View Full Version : Mike Pence’s Plan

05-19-2014, 11:51 AM
Mixed-bag Mike.

Mike Pence’s Plan

Add Mike Pence to the growing list of 2016 Republican presidential hopefuls. Although the Indiana governor has insisted he is focusing on his state, he is widely perceived to be testing the waters. This week, he will pitch his variation of Medicaid expansion at the [*neoconservative (http://www.ronpaulforums.com/showthread.php?450257-Neoconservatives-The-List)] American Enterprise Institute (http://www.ronpaulforums.com/showthread.php?450257-Neoconservatives-The-List).

There have been Pence for president boomlets in the past, but this one makes more sense on paper. Movement conservatives have frequently been elected to the House and Senate, but rarely have they been governors. Pence’s 2012 election as the 50th governor of Indiana gives him the executive experience that Beltway right favorites from Jack Kemp to Paul Ryan have lacked.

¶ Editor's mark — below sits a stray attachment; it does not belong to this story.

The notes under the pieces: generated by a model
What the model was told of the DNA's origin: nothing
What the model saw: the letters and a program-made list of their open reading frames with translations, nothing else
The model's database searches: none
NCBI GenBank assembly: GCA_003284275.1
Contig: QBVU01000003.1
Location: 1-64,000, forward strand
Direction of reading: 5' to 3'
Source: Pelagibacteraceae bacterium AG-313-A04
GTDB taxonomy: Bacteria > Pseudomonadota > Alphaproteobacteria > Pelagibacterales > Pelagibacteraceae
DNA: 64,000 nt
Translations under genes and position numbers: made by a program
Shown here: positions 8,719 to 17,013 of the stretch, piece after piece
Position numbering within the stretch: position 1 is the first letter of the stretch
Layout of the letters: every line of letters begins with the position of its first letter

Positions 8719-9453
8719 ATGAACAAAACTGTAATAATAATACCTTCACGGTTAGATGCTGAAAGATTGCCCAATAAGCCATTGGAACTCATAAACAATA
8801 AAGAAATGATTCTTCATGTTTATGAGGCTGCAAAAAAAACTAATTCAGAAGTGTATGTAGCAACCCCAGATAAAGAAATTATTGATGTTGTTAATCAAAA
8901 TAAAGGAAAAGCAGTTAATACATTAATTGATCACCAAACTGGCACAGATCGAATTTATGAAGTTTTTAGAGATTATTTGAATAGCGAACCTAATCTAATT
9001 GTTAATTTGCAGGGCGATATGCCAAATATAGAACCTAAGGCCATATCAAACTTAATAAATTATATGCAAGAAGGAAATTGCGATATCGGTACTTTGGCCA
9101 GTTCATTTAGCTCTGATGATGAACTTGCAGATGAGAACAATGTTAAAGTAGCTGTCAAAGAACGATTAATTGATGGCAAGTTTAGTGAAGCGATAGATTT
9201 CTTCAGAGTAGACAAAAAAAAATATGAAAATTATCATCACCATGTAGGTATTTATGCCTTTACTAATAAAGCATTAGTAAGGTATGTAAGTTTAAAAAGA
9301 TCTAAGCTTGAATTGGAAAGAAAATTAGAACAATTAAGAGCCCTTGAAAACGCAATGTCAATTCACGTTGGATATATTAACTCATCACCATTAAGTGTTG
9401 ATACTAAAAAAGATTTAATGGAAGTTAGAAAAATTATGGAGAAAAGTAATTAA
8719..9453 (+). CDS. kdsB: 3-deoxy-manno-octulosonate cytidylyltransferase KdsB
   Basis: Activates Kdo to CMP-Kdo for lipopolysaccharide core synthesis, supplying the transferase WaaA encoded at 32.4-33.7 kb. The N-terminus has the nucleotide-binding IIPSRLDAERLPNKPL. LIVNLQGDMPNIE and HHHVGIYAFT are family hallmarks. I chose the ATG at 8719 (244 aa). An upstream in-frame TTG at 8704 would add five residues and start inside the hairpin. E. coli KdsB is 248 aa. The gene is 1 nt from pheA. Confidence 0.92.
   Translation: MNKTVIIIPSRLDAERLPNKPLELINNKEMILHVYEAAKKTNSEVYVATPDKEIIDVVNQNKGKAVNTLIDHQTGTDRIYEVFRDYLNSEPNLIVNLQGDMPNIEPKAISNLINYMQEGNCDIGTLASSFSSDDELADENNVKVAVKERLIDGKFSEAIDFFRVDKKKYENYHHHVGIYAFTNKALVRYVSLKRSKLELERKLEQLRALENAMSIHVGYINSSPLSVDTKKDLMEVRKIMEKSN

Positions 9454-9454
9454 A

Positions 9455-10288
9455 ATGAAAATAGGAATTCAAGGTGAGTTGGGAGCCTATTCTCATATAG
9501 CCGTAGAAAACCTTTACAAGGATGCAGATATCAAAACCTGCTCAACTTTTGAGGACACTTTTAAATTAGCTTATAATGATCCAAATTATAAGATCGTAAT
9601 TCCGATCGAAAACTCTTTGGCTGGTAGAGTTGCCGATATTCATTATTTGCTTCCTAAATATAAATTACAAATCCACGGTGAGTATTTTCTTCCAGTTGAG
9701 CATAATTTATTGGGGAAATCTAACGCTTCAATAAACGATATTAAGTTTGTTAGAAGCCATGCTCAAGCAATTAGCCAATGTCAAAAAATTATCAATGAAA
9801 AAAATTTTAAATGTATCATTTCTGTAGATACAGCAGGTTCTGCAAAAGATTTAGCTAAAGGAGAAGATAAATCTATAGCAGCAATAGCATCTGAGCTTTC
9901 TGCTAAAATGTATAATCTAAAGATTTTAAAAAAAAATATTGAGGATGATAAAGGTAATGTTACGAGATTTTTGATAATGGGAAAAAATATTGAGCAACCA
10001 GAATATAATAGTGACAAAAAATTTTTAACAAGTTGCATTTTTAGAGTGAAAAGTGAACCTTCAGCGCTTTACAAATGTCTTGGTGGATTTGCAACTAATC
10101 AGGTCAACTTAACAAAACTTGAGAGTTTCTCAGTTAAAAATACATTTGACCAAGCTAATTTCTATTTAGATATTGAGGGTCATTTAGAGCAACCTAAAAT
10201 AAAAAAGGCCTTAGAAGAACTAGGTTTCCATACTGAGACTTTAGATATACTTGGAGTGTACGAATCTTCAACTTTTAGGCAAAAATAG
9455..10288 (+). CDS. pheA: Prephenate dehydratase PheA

Pence did his tour of duty on Capitol Hill, however. He was elected to the House in 2000—the same year George W. Bush, with whom Pence shares mannerisms, won the presidency—and served six terms, peaking at chairman of the Republican conference.

But Pence wasn’t always a reliable vote for Bush or the leadership. He voted against No Child Left Behind, the Medicare prescription-drug benefit, and the Wall Street bailout. He was an early critic of the period’s excessive spending, a subject on which many Republicans only found religion after Barack Obama became president.

After the disastrous 2006 elections, Pence challenged John Boehner for minority leader. He got crushed 168 to 27, but remained a leader of the caucus’s conservative wing. Pence’s plaintive description of the GOP at that time became something of a rallying cry on the right: “Republicans didn’t just lose our majority, we lost our way.”
Three issues could nevertheless doom Pence with conservatives long before the primaries roll around. Each are more important to activists than your average voter, but significant enough to allow other viable candidates to get to his right. Taken together, they could seriously erode conservatives’ trust in Pence.

05-19-2014, 11:56 AM
The Healthy Indiana Plan is actually a good model for Medicaid reform, IMO.